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Wednesday, January 06, 2010

Any Ideas?

As you know if you've read this blog lately, I've been writing a wine column for some time now--nine months, give or take.

The column, as you might have guessed, is strictly small potatoes. My co-author and I have abstract plans to establish a blog or a website devoted solely to the column (whereas this is my personal blog), but for now we're a one-newspaper, no-pay operation with no effective mechanism for getting reader feedback. I guess people just don't write letters to the editor complaining that the wine guys are giving Burgundy short shrift. Needless to say, we'd love to know what people are finding interesting, helpful, etc. Even more than that, though, we'd love to know what sorts of topics our readers are interested in so we can write about them.

So I'm asking a favor: if you come here for the wine columns, leave a comment about something you're curious about but haven't seen from us (or, since this is my personal blog, from me). If we don't already have an existing piece that addresses your questions, we'll see what we can do about whipping one up. And if we do have one, I'll post it here.

I may be away from the blog for a couple of days, but rest assured my co-author and I will pay close attention to what you say.

In the meantime, here are our thoughts on Tuscan wines:

Versatile Tuscany Offers Choice of Luxury or Value

When we set out to write the “Italian” column, we quickly realized that there’s not enough space on this whole page, let alone in this column, to do justice to such a huge topic. Italy boasts so many wines and wine regions that just listing them would use more than our allotted column space. Fortunately, wines from one of Italy's greatest wine regions, Tuscany, are widely available—and at a wide range of price points—in the U.S.

Tuscany forms what would be the top half of the shin in Italy’s famous boot shape. Both red and white wines are produced there, but the reds—which will be our focus here—definitely steal the show. Tuscany’s two most renowned reds are Chianti and Brunello di Montalcino. Wines from Chianti Classico (the subregion where the best Chiantis are generally found) tend toward cherry and plum fruit with spice and leather notes adding complexity. They are not generally deep, brooding wines, but rather medium-bodied reds with bright acidity, making them quite versatile food wines. They pair well with anything from rich fish like salmon to grilled red meats. Brunello di Montalcino, on the other hand, tends toward darker fruit, deeper, richer earth and leather notes, and ultra-sensual dried mushroom aromas and flavors. The best Brunellos are truly rare wines, and their price shows it. While you can find a good Chianti Classico for as little as $30, you won’t even find an entry-level Brunello in a wine shop for less than $60 or $70.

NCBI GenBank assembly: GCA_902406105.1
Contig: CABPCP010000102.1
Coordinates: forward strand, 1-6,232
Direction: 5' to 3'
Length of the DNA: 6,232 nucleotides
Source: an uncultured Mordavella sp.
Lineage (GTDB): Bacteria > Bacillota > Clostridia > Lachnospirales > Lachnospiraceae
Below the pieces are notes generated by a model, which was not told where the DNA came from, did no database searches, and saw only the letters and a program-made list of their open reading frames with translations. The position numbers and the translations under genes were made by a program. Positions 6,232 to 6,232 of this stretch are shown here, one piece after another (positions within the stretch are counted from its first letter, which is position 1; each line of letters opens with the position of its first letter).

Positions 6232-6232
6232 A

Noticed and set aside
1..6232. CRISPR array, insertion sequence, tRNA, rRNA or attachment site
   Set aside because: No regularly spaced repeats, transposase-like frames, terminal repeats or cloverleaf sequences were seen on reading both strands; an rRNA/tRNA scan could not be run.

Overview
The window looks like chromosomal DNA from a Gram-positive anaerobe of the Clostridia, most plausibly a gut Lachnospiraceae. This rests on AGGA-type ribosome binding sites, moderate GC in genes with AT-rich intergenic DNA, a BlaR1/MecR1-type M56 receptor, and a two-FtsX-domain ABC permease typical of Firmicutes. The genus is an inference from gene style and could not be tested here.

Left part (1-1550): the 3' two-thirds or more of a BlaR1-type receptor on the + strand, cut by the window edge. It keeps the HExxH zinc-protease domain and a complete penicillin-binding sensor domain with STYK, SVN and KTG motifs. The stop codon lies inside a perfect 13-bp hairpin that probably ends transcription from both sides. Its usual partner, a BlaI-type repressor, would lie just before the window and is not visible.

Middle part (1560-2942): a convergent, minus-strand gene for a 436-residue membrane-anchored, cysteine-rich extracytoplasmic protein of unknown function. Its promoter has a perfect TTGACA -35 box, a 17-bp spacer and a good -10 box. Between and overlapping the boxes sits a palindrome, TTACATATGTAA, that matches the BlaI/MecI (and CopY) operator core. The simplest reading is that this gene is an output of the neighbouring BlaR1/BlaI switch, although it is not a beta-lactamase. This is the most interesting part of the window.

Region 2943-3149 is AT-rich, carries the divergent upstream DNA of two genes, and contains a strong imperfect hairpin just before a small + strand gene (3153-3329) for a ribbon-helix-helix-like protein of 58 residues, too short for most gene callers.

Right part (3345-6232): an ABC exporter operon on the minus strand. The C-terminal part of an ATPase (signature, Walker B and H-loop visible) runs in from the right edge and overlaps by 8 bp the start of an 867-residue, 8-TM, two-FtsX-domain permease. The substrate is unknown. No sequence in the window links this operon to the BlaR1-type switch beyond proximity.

Despite the magnificence of Chianti Classico and Brunello di Montalcino, we find wines simply labled “Tuscany” or “Toscana” to the most exciting, especially for the average consumer in search of good values. Wines with this more general label are subject to far fewer restrictions than wines from specific regions like Chianti (where winemakers are limited to certain proportions of certain grapes with specific aging requirements), giving them more opportunity for creativity and innovation. What’s more, while many of these wines—the ones known as “Super Tuscans”—can be very expensive and mind-blowingly good (think Bordeaux, but gamier and more powerful), there are also a number of simple but delicious ones out there. These wines tend to be more New World in style, with more obviously fruit-driven flavors, but they will give you a glimpse of Tuscany’s brilliance at a fraction of the price of its more majestic wines.

As you can see, it’s a struggle just to squeeze a sliver of Tuscany into a column of this size, never mind Italy. If your curiosity has been piqued, however, we encourage you to read more on your own. And if you find yourself needing help with some on-site research in Chianti or Montalcino, give us a call. We work cheap.

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